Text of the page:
The workshop was led by resource persons from the National University of Laos and RECOFTC. They conducted sessions on various aspects of forest fires, including their benefits and impacts, as well as techniques for fire prevention and suppression. The workshop was not limited to theoretical discussions; it also employed a range of experiential and participatory learning methods. These included effective facilitation techniques, group discussions, role-playing, scenario-building, and a field practicum.
Bokeo, the smallest province in Lao PDR, is rich in cultural diversity, with no fewer than 34 ethnic groups enriching the region’s vibrant cultural fabric.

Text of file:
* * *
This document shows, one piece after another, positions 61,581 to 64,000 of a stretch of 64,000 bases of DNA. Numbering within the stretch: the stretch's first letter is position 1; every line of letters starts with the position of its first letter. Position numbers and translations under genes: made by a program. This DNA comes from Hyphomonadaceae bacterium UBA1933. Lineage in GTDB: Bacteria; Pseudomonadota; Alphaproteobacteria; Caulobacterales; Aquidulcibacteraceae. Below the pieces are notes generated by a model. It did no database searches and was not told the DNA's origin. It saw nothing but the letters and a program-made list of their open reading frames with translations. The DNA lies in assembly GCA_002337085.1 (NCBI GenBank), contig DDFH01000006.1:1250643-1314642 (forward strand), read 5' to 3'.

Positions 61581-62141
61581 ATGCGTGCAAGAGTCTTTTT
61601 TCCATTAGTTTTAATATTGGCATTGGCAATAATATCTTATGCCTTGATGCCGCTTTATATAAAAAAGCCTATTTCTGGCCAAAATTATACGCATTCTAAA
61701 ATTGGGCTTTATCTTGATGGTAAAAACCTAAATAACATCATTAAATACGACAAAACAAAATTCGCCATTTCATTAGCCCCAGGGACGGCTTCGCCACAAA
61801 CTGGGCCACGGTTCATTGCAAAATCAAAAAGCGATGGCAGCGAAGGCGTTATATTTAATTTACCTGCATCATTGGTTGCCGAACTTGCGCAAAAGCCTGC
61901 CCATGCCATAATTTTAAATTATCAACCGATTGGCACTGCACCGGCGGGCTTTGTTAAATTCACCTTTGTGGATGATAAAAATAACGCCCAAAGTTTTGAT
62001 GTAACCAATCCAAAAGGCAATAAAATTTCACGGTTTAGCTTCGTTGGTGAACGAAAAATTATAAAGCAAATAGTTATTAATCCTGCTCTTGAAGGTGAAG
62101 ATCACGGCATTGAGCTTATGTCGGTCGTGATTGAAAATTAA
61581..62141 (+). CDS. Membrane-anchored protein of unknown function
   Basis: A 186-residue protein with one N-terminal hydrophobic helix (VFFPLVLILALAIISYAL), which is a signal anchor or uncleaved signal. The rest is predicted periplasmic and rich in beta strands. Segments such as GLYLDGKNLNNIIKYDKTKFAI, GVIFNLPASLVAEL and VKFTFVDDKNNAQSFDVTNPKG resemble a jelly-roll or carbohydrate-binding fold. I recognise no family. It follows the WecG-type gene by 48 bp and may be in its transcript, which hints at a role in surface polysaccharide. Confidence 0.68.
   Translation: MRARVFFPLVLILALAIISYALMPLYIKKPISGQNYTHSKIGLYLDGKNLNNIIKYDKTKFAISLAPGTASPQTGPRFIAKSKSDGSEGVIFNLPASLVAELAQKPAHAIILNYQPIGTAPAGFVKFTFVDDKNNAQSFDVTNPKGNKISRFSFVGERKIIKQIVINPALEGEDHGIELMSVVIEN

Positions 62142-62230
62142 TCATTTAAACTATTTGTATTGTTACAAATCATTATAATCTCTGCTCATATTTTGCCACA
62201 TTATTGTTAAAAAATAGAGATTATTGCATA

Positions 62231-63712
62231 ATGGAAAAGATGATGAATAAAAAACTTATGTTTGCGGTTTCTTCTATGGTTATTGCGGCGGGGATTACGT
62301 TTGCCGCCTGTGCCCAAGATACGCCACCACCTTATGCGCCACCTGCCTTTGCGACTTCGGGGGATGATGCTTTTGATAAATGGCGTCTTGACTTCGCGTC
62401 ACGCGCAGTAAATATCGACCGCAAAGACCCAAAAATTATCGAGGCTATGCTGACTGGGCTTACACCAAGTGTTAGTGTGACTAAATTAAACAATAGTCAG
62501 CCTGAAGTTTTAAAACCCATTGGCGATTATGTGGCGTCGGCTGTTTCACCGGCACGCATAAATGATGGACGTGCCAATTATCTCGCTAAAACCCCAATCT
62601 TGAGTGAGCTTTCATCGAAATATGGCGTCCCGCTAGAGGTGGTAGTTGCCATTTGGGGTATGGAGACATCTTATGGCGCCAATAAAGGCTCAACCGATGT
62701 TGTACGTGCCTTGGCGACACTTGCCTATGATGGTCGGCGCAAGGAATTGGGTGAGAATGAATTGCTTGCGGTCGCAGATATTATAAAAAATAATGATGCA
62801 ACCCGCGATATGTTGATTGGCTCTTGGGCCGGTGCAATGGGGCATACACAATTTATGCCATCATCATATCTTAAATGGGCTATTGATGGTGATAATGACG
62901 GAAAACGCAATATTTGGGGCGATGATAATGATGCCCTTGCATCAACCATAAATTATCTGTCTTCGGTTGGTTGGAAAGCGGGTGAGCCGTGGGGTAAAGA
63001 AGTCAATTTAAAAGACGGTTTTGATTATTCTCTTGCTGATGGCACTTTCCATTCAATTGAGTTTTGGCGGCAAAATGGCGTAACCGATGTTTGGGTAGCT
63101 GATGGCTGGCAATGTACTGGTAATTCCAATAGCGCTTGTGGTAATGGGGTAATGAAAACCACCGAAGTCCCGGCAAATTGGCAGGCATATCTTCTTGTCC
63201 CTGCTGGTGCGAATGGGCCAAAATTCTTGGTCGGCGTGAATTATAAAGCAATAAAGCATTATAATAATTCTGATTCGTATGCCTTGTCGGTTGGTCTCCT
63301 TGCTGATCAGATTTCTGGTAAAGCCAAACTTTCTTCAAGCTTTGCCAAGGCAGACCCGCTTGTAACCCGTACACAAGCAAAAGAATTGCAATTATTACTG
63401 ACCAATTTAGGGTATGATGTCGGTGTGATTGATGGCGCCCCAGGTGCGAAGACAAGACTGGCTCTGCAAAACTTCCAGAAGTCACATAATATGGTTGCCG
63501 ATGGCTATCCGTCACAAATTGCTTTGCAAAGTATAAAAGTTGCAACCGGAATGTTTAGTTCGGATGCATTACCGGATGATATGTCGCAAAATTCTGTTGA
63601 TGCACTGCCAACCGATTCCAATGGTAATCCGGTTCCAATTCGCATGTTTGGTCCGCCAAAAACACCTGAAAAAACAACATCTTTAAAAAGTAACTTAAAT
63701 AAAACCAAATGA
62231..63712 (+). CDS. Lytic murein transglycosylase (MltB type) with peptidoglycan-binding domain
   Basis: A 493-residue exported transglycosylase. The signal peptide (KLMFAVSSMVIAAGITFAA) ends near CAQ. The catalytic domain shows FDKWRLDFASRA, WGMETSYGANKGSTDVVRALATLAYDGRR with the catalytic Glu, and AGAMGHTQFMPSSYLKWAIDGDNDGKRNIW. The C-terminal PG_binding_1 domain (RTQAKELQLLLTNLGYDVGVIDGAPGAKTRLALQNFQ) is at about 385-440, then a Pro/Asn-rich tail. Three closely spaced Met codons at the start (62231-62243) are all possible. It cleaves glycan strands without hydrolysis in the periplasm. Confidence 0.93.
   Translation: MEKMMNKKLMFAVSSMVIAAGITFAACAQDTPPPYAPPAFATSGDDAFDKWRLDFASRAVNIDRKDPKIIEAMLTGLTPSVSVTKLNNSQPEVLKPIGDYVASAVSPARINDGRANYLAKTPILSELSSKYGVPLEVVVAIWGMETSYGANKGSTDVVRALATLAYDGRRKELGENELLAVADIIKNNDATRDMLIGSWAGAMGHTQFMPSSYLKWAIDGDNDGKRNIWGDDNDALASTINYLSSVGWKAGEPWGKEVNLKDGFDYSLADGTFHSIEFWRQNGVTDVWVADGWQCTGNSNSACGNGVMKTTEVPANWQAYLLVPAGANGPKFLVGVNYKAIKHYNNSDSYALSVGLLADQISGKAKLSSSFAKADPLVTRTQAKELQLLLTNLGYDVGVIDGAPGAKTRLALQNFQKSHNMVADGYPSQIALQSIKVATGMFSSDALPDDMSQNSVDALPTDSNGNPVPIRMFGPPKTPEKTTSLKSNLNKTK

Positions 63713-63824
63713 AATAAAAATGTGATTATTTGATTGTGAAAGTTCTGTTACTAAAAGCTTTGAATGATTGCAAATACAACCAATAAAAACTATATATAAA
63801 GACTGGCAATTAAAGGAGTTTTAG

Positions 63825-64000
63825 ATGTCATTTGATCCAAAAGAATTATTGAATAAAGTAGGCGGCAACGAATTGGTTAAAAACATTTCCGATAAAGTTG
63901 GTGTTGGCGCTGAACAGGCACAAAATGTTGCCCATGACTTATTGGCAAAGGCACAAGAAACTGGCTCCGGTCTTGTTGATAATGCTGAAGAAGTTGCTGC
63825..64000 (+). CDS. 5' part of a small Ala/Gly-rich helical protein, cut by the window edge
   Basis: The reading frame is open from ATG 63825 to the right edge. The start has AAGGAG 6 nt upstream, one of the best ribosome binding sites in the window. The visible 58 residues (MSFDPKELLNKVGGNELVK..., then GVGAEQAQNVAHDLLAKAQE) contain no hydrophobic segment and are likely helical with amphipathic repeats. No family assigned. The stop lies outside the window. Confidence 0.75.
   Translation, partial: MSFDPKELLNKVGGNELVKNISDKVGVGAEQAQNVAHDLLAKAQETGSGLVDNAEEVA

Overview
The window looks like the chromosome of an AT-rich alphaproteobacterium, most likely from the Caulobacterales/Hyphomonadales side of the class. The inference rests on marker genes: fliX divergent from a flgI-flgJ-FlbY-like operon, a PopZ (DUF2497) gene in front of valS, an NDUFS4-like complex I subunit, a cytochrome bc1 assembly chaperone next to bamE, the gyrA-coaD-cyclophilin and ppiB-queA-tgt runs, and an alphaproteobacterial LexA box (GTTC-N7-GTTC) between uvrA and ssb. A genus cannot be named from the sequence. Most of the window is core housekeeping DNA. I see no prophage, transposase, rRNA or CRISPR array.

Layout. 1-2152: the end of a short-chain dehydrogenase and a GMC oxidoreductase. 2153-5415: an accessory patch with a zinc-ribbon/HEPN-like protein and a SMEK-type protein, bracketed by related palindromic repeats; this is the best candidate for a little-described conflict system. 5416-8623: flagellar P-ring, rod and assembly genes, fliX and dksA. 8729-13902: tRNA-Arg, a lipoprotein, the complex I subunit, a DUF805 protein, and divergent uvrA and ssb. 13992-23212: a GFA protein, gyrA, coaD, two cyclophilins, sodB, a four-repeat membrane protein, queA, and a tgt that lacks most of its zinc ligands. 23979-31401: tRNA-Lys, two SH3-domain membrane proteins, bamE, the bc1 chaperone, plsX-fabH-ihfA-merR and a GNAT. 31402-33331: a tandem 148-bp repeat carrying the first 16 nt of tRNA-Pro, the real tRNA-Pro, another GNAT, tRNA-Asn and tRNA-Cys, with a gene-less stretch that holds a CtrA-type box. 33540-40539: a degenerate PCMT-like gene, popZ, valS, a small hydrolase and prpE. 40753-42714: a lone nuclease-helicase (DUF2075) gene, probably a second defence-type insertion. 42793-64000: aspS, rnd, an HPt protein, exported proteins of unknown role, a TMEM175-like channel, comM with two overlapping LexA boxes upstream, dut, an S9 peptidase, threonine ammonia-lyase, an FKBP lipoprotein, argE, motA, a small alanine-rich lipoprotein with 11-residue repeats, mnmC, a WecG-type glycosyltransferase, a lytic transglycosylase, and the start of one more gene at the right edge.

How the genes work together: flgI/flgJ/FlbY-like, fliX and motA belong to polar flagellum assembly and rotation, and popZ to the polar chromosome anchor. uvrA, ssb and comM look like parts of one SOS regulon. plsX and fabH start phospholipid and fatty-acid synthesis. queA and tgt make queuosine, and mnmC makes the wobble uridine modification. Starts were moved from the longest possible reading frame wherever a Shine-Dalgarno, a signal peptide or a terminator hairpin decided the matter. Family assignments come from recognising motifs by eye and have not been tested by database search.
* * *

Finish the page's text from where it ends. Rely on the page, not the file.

Gendered perspectives and meaningful participation
A group learning exercise was conducted to address gendered roles in forest fire management. Through role-play, participants were able to explore the distinct impacts on women and the necessity to consider gender-specific factors. The exercise also highlighted the importance of encouraging women’s active participation in effective forest fire management.
Thongchanh Chanthalavongxay, a representative from the Lao Women's Union in Bokeo Province, acknowledged the project’s focus on gender issues. However, she pointed out that “while women are often involved, they are rarely given priority”. She expressed her intention to advocate for gender equality in the context of village forest fire management.
Knowledge sharing and collaborative learning
The training provided a valuable platform for knowledge exchange and collaborative learning. Officials from various ministries attended the training, where they discussed the root causes of forest fires and shared their respective strategies for responding to these incidents.